I'm so sorry you don't lead botany walks any more, I'm always looking for herbal/botany walks and so far the only ones are the other side of London from me.  Hampstead Heath is great for me generally, but not at the moment as I don't have a car to get there and am "allergic" to public transport during covid.  As soon as I get my 2 jabs and don't mind so much, I will definitely be going there!  I wish that someone would do a walking guide to Urban london - eg walking routes that are +/- pleasant and avoid busy roads - if you or anyone else knows of something like that please let me know!

marizeye

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Re: Fitness and injuries advice
« Reply #23 on: 15:50:48, 16/02/21 »
The Saturday Walkers Club might be of interest.  They have a wide range of walks accessed by public transport from London, varying in length and terrain and with options for short cuts.  Unlike most walking groups they don't have a leader, and people are free to walk with the group or to spilt up into sub-groups or to walk alone but keeping the others in sight. 


I'm on the Sussex coast and don't have a car and I use trains and buses to access my walks.  I have timetables with me and I ascertain beforehand where bus stops are.   Street view on Google maps is useful for seeing the location of bus stops.

I understand your feeling a bit nervous about going into the countryside on your own, as I've felt that way myself.  But I've gradually built up the confidence to walk alone  -  and solo walking is my preferred option. I feel that there's little risk right out in the countryside  -  it's urban and urban fringe areas that are of more concern.


Thanks, I will definitely look into that group - another option for my future plan list!

ayjay

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Re: Fitness and injuries advice
« Reply #24 on: 16:52:04, 16/02/21 »

  Hampstead Heath is great for me generally, but not at the moment as I don't have a car to get there and am "allergic" to public transport during covid.
If HH is not too far away, could you get to either Queen's or Highgate Woods, or the old railway line, now known as Parkland Walk? The River Lea towpath is another thought, depending on whereabouts you are.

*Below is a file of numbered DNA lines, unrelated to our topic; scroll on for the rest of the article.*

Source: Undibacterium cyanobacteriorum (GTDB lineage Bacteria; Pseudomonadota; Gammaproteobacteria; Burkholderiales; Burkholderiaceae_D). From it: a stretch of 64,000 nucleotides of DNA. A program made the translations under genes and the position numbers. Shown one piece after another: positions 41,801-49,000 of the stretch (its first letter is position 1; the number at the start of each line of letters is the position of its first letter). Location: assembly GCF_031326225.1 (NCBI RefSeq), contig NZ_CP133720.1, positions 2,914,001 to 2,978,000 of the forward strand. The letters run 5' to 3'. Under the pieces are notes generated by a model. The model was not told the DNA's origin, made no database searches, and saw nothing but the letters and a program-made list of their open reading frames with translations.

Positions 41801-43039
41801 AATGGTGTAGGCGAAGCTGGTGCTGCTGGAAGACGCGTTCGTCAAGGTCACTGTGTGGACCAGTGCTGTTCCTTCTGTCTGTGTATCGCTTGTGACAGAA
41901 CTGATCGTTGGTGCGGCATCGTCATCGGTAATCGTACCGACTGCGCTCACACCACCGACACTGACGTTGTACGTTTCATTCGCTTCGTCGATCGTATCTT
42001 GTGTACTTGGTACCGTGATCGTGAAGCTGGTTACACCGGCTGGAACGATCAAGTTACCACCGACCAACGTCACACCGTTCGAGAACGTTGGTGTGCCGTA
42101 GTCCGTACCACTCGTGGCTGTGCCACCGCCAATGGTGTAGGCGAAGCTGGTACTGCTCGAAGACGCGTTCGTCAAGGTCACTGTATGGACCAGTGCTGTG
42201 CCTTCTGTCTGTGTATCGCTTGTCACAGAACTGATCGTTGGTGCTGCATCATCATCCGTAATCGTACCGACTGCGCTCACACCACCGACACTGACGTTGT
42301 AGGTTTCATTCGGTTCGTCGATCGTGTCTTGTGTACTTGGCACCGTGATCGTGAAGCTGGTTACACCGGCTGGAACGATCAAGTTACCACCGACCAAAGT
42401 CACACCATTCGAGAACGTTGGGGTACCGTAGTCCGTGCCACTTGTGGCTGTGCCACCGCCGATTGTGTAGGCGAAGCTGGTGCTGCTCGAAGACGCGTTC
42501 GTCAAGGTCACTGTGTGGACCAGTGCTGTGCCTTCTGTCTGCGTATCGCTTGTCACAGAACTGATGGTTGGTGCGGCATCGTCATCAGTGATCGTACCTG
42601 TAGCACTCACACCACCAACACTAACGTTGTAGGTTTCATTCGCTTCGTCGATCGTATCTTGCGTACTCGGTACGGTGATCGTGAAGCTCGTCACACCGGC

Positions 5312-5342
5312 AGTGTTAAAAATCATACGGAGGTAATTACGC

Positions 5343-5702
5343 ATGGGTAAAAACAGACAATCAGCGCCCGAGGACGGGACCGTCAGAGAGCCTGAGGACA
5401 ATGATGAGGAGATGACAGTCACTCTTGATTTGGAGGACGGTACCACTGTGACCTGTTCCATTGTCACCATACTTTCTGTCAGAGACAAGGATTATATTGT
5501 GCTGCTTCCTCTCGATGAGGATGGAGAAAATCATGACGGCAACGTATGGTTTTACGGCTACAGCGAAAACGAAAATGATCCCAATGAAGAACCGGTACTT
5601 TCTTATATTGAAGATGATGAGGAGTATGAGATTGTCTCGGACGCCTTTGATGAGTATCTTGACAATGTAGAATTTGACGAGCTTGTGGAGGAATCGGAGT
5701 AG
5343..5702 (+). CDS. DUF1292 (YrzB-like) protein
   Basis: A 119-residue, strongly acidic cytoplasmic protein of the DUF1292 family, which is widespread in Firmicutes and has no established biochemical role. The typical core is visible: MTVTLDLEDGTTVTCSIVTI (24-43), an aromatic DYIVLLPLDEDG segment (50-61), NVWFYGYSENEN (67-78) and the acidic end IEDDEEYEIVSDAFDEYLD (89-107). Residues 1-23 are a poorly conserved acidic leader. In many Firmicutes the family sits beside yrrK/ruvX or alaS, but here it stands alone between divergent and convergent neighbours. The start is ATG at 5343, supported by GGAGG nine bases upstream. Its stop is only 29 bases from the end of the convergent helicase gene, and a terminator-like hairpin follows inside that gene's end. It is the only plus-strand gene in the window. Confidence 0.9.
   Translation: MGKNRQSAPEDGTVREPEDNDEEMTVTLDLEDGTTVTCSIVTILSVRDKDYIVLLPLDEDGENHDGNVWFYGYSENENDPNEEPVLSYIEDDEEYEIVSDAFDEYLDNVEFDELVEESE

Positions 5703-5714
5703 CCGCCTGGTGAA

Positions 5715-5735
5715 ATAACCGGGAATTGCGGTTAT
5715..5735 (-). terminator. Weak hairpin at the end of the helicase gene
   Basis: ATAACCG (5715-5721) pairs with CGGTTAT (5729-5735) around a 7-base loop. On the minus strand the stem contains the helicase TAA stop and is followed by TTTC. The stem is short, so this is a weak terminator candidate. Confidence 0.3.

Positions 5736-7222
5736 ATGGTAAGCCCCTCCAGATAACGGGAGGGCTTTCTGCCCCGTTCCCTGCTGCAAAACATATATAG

https://en.wikipedia.org/wiki/Parkland_Walk#Crouch_Hill_to_Crouch_End_Hill
https://www.parkland-walk.org.uk/access
https://en.wikipedia.org/wiki/Lea_Valley_Walk

marizeye

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Re: Fitness and injuries advice
« Reply #25 on: 17:58:17, 16/02/21 »
If HH is not too far away, could you get to either Queen's or Highgate Woods, or the old railway line, now known as Parkland Walk? The River Lea towpath is another thought, depending on whereabouts you are.

https://en.wikipedia.org/wiki/Parkland_Walk#Crouch_Hill_to_Crouch_End_Hill
https://www.parkland-walk.org.uk/access
https://en.wikipedia.org/wiki/Lea_Valley_Walk


Thanks for reminding me of these!  I might be up to walking to the first two from where I am, or if not soon be ready to take a short bus ride

ayjay

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Re: Fitness and injuries advice
« Reply #26 on: 18:33:21, 16/02/21 »

Thanks for reminding me of these!  I might be up to walking to the first two from where I am, or if not soon be ready to take a short bus ride
The first "two" are the same walk, (I felt that the second link had a more useful map).


It was just somewhere to play when I was a kid, no trains since 1954 (so we can't blame Dr.Beeching), but plenty of other stuff to play with there for a young rascal.

I was born in Crouch End,  long before it became fashionable, in fact, I suspect that me moving away was a prerequisite to it becoming fashionable.

marizeye

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Re: Fitness and injuries advice
« Reply #27 on: 18:55:00, 16/02/21 »

It was just somewhere to play when I was a kid, no trains since 1954
I was born in Crouch End,  long before it became fashionable, in fact, I suspect that me moving away was a prerequisite to it becoming fashionable.


 ;D ;D  I don't know if you noticed the oak trees on that train line walk - they grew thanks to my uncle throwing some acorns down!  It was his way to celebrate remission from cancer (which sadly got him in the end)

ayjay

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Re: Fitness and injuries advice
« Reply #28 on: 22:09:48, 16/02/21 »
I've not been there since long before it was turned into a *walk*: at a rough guess it was probably about 1962 the last time I was there, I started travelling further afield by bike after that, often down to the R.Lea coincidentally.